Date of Award
College of Liberal Arts
Type of Degree
Robert F. Maddox
Leonard J. Deutsch
In the spring of 1919, Americans awaited the final resolution of World War I. This war, which had begun in the summer of 1914 and had involved direct American military intervention since April, 1917, had been effectively won by the Allies in November, 1918. However, the official resolution of the war required the completion of the Versailles Treaty, which the world leaders signed in June, 1919. Although most American sought a return to “normalcy,” a term used by Warren G. Harding in the presidential election of 1920, such an outcome proved unobtainable in most American communities because of the dramatic technological, demographic and social changes that began to emerge. Cities, whose municipal governments worked in conjunction with civic organizations and religious leaders, ultimately had to determine how to promote and to discourage many of these changes.
Charleston, West Virginia, also experienced these changes. Charleston served as the capitol city of the state and the county seat of Kanawha County, the largest and most populous county in the state. At the close of the war, the city stood as a growing industrial center and began a municipal campaign.
From a city of 11,099 inhabitants in 1900 and 22,996 in 1910, Charleston had continued to grow substantially. The federal census of 1920 showed the population within corporate limits of the city to be 39,608. This represented a percentage increase for each decade of 107.2 and 70.2 respectively. The 1920 census showed the population to consist of 85.2 percent native white, 3.4 percent foreign born white, and 11.4 percent Negro. A postal census of September 1, 1 922, showed a population of 43,667. Additionally, neither of these sources accounted for the growing suburbs of the city. These included to the west: South Charleston, Dunbar, Spring Hill, Institute, High Lawn, St. Albans, and Nitro; and to the east: Kanawha City, Malden, Belle, and Cabin Creek Junction. All of these were within easy reach of the capitol trolley cars, steam railways, paved highways, or the navigable Kanawha River. Charleston’s industrial district included a population of about 120,000 and its trade area an estimated 360,000.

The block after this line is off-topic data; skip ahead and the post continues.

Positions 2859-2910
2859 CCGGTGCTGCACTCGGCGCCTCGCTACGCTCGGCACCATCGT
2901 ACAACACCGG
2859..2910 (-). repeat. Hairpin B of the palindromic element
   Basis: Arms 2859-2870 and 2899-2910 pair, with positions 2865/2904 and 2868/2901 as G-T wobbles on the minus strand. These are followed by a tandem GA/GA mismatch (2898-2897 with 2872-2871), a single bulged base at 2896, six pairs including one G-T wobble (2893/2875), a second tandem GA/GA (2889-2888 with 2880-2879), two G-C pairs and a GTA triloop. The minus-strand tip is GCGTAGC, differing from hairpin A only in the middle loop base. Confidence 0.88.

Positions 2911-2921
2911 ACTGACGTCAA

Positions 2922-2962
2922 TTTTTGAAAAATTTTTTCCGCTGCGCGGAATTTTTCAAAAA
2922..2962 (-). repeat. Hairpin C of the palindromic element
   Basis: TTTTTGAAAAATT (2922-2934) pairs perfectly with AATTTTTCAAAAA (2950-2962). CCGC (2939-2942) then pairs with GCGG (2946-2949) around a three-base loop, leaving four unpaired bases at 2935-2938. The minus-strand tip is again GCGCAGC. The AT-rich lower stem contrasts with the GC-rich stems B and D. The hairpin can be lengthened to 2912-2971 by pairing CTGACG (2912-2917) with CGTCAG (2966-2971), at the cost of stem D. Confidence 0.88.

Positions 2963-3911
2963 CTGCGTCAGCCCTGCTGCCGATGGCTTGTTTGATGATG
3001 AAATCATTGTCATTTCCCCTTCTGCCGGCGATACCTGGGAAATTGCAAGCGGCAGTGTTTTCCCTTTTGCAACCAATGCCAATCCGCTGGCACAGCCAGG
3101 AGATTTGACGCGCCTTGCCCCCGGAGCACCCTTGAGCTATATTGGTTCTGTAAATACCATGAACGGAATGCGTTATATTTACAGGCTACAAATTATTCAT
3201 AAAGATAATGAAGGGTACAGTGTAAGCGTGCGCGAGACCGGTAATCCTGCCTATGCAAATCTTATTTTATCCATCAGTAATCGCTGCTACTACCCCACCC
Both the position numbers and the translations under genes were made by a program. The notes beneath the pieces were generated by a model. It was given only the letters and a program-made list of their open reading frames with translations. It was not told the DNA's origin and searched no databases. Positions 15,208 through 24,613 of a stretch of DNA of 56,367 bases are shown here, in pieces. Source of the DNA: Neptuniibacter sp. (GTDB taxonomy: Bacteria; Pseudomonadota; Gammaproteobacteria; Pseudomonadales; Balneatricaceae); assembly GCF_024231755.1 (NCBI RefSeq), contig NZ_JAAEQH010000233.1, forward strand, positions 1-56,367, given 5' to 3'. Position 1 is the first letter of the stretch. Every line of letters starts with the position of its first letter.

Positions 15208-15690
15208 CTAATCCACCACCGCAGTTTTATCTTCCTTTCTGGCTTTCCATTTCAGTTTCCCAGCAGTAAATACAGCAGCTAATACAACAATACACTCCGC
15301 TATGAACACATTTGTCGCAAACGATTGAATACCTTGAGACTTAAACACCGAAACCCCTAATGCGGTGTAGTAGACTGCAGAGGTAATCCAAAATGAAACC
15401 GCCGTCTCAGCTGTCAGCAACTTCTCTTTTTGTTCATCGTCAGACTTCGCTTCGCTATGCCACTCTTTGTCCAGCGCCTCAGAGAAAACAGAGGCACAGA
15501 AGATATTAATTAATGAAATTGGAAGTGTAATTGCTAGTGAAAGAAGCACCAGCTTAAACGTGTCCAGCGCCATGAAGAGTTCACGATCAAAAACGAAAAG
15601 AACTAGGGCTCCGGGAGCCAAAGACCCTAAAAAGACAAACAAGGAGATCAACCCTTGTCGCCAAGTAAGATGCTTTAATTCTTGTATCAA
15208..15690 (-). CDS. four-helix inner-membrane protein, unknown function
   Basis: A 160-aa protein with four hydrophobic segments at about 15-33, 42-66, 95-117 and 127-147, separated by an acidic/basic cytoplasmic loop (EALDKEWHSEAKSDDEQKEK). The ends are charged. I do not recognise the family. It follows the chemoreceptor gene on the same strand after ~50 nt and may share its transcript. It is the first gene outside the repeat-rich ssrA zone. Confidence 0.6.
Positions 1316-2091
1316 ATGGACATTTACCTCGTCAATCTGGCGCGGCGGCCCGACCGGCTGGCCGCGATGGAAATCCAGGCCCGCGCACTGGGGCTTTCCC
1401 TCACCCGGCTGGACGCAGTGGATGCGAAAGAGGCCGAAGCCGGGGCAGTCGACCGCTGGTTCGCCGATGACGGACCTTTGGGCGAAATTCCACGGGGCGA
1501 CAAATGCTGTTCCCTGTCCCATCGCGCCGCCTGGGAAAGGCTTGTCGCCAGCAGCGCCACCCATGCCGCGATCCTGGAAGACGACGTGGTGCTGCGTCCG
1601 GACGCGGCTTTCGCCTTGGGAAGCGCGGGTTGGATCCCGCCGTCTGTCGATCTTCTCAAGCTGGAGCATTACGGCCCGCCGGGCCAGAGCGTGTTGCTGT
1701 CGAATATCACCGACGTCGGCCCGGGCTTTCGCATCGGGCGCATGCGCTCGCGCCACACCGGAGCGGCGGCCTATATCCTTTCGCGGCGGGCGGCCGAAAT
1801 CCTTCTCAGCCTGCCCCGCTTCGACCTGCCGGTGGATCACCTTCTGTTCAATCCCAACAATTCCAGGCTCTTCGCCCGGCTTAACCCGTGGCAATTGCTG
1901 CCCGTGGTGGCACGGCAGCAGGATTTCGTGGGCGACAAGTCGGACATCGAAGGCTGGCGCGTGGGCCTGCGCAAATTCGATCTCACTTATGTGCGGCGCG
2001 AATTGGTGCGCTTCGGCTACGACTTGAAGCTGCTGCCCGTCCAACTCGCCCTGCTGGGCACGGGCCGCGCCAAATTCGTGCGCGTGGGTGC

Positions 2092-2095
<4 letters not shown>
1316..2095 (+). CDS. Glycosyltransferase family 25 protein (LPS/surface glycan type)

Charleston (W. Va.) – History – 20th century.
Cities and towns – Growth.
Municipal government – West Virginia – Charleston.
Ledsome, Dwayne L., "A city's dichotomous response to postwar change: Charleston, West Virginia, 1919-1923" (1997). Theses, Dissertations and Capstones. 1694.